We wanted to focus on a specific category of influencers and given our passion for improving athlete welfare it made sense to start with many of New Zealand’s best athletes. As people, they are also often passionate about health and well-being, something that we believe in. This helped us as we expanded our clients from pure athletes into influencers like Amber Peebles, Jess Quinn, Daisy Dagg and Anjuli Mack who aren’t competitive athletes but who are also focused on health and well-being.

Adam Thomson working with client and Northern Mystics player Storm Purvis.

What are the concerns when connecting influencers with a brand?

Most importantly the connection must be based on an authentic belief, a shared purpose and a genuine connection between the influencer and the brand or product. Traditional advertising dies a terrible death on social media, and mercenary brand alignments are likely to generate more negative engagement than positive.

What does WeAreTenzing do to overcome those?

We help define these relationships by mapping a company’s corporate social responsibility pillars, getting a real understanding of what makes a brand tick, once we have this we can match their beliefs against our database of clients and find a perfect match.

From a brand perspective, they are also keen to get to know who they are aligning themselves with. We have a pretty rigorous vetting process with our influencers so that the brands we partner with can have peace of mind.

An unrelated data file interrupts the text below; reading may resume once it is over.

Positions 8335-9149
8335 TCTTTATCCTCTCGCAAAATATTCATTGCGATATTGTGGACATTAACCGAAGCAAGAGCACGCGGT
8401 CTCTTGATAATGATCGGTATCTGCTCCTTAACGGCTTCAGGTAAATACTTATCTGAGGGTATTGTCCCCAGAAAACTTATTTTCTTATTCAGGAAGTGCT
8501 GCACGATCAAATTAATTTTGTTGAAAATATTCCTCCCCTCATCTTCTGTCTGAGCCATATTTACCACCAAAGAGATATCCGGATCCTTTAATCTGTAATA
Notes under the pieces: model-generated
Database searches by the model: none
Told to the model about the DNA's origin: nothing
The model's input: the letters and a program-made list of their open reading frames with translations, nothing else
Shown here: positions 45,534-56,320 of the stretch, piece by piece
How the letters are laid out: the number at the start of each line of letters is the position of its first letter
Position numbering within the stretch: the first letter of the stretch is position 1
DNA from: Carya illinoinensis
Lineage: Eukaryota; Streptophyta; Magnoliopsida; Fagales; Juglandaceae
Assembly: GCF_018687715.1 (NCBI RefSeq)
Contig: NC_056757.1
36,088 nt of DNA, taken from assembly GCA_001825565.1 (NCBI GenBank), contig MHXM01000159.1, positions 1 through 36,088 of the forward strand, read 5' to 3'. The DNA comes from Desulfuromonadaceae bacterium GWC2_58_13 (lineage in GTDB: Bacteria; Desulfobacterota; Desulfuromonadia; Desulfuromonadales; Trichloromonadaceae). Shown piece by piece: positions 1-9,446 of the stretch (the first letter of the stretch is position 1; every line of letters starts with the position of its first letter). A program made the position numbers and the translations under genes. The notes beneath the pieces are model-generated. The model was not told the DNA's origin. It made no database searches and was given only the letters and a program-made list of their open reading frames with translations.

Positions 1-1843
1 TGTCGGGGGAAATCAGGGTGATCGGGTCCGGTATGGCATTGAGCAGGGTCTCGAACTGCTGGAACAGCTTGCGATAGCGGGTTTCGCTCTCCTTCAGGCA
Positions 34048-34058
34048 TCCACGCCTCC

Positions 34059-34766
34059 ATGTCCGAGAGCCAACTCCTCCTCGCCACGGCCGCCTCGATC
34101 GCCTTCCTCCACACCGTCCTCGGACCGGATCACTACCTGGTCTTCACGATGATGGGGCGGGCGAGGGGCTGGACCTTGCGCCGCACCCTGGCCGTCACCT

What’s your advice to brands looking to use influencers?

Make sure the influencer you choose is talking to the customers you want. Every decent influencer or influencer agency should be able to help break down who they are talking to and how engaged their followers are. Also, large followings do not necessarily equal advocacy, you may be better to find a focused and passionate smaller influencer that is speaking directly to your target market. Or even a group of people that are aligned, something we often build for companies we call a “node mesh”.

Adam Thomson working with Silver Fern Kayla Cullen.

What do you think about transparency of commercial partnerships? Do you think posts should be labelled when they’re an ad?

Although most partnerships are declared now, any well-designed collaboration should be an obvious partnership. If you begin with an authentic partnership built around shared beliefs there’s no reason to try to disguise it. In the past ads included a rugby player standing in front of a garage, those types of ambassadorial roles are dead, we prefer to build partnerships like our latest between rugby player Vince Aso and Zambrero, Vince is able to post authentically about how they are teaming up to fight hunger in the third world, something both he and they are truly passionate about (Zambrero has donated 15 million meals so far).

How is WeAreTenzing’s approach to influencer marketing different to other agencies?

We believe we are the first management company in the world that is purpose focused. That allows us to help build out real partnerships where the influencer isn’t just the face of the company, they are the heart. Once you define those key social responsibility commonalities, relationships simply fall into place.

What lessons has WeAreTenzing learned about influencer marketing since starting?

There are so many lessons here. It’s such a fast-growing segment and many of those involved including us are learning what works as we go. The best part about this part of the industry is that companies can start small and experiment. There’s no need to commit huge amounts to a campaign, influencers charge as little as $350 a post, start small and progress from there. 

About Author

Avatar photo

One of the talented StopPress Team of Content Producers made this post happen.

Comments are closed.